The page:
Read the rest at NatGeo .

Awesome Pictures


Devils Tower, Wyoming

The wildest alien planets of 2012

From massive bodies that fell just short of becoming stars to the tiniest solar systems known, 2012 has brought an array of intriguing exoplanets to light.
And double-star systems that once seemed unlikely to host planets have produced a wealth of them this year.
Here's a look at some of the most exciting alien planets discovered in 2012:

Death By Black Hole Firewall Incineration It Shall Be

A controversial theory is emerging around the idea that a black hole may generate an impenetrable "wall of fire" around its singularity. Read more
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Random Photo

The bar-tailed godwit can fly 11,000 kilometers.


As reported at Science Daily in 2010:
Every autumn the bar-tailed godwit undertakes an eight-day journey from Alaska to New Zealand. The bird flies non-stop, without once breaking the journey to rest or eat. Then when spring comes, the bar-tailed godwit makes the 11,000-kilometre journey back to Alaska...

Professor of Ecology Anders Hedenström from Lund University has pondered over how this species of bird can fly so far without stopping. The distance is twice as far as previously known non-stop distances for migratory birds.

Professor Hedenström emphasises that the bar-tailed godwit is far superior to all aircraft constructed by humans when it comes to the art of flying for a long time without a break. The long-distance flight record for aircraft is held by QiniteQ's Zephyr, an unmanned solar-powered craft. It can remain in the air for 82 hours, around three and a half days, compared with the bar-tailed godwit's eight-day flight.

But what is it that makes the bar-tailed godwit able to fly 11 000 kilometres without a single break? How can these birds manage without sleep or food for eight whole days? One explanation is that they consume unusually little energy compared with other species of bird. Anders Hedenström has calculated that the bar-tailed godwit consumes 0.41 per cent of its body weight each hour during its long flight.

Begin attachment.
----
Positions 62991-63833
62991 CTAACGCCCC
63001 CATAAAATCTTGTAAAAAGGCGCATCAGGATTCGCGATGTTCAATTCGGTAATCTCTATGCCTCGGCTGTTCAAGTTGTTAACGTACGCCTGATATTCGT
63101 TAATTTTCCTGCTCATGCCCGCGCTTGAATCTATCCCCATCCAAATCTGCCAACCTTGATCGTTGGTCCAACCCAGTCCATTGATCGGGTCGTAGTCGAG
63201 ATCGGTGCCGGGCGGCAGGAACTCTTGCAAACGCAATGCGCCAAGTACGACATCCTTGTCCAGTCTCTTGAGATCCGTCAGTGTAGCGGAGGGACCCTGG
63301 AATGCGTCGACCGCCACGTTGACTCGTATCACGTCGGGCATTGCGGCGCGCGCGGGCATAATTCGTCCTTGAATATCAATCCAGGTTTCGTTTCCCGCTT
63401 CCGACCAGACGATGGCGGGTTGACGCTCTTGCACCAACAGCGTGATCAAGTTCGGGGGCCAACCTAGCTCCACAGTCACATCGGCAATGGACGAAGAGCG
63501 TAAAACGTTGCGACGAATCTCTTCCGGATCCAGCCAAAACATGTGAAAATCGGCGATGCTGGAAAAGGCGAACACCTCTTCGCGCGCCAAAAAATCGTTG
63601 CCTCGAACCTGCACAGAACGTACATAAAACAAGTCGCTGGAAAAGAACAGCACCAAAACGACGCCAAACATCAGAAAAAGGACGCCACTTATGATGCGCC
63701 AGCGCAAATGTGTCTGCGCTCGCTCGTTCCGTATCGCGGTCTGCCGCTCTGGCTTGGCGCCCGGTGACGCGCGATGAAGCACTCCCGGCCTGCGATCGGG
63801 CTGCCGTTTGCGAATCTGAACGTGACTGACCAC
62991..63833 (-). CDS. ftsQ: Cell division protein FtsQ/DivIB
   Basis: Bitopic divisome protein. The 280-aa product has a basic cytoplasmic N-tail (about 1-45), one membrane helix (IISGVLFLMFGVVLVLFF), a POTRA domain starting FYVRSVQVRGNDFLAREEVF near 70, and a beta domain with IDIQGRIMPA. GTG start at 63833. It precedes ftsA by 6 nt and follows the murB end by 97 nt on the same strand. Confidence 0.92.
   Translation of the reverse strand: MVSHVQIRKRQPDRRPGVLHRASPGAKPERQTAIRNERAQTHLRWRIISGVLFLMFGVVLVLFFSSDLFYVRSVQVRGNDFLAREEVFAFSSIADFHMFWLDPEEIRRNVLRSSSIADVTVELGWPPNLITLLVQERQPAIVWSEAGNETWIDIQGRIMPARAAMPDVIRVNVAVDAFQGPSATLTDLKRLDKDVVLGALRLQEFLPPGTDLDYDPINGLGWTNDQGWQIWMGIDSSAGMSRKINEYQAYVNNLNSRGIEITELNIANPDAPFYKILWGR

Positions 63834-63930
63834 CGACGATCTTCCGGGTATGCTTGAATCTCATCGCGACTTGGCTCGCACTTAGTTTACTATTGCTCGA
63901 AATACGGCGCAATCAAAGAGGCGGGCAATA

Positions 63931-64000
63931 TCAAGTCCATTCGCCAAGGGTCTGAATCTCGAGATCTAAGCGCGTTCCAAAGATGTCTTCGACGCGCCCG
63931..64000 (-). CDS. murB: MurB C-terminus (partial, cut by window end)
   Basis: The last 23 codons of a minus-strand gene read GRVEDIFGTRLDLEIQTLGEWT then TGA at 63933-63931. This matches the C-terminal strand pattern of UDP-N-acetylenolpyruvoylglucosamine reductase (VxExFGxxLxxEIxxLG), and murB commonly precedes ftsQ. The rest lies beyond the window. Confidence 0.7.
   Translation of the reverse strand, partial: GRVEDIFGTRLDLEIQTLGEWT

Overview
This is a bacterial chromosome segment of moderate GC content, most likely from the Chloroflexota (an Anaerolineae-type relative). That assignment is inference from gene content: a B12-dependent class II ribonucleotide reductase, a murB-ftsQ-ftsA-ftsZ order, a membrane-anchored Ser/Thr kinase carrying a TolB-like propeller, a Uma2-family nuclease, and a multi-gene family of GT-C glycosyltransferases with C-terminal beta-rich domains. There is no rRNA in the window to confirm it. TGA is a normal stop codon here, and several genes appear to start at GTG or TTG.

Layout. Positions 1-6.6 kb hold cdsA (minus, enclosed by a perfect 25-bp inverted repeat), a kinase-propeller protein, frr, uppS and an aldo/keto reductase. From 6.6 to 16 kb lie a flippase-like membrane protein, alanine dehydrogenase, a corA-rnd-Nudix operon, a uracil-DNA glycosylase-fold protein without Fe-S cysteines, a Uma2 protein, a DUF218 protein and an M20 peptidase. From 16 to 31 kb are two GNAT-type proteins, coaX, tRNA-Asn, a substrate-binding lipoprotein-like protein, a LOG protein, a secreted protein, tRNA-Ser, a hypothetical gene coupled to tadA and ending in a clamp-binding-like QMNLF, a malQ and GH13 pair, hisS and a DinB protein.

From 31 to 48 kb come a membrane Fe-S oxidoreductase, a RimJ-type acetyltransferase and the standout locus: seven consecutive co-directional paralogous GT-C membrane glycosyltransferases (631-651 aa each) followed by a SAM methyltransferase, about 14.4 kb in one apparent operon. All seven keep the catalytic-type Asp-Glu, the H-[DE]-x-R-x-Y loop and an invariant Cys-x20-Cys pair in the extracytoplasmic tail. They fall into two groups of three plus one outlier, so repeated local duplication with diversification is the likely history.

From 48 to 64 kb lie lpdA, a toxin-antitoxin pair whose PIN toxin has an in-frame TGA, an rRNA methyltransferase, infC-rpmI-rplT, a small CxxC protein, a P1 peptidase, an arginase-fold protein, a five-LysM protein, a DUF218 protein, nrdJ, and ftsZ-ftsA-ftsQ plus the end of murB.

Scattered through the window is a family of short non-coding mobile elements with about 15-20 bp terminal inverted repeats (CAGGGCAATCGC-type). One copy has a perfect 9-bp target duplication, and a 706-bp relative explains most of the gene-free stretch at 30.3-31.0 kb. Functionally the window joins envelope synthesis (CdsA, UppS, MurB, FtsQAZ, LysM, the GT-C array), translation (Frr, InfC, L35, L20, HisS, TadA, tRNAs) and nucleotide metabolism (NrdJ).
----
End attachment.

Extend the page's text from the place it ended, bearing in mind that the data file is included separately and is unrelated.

And this from a subsequent report:
The last leg of E7's journey is the most extraordinary, entailing a non-stop flight of more than eight days and a distance of 7,200 miles, the equivalent of making a roundtrip flight between New York and San Francisco, and then flying back again to San Francisco without ever touching down.

Since they are land birds, godwits like E7 can't stop to eat or drink while flying over open-ocean. The constant flight speeds at which E7 was tracked by satellite indicate that she did not stop on land.


Mangia! Italian Wolves Prefer Ham to Venison
Unlike the deer-devouring wolves of northern Europe, the refined palate of the Italian wolf demands pork.

Wild Dolphins Give Humans Gifts

Wild dolphins are giving precious gifts of food to humans at the Tangalooma Island Resort in Australia. Read more
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Animal Pictures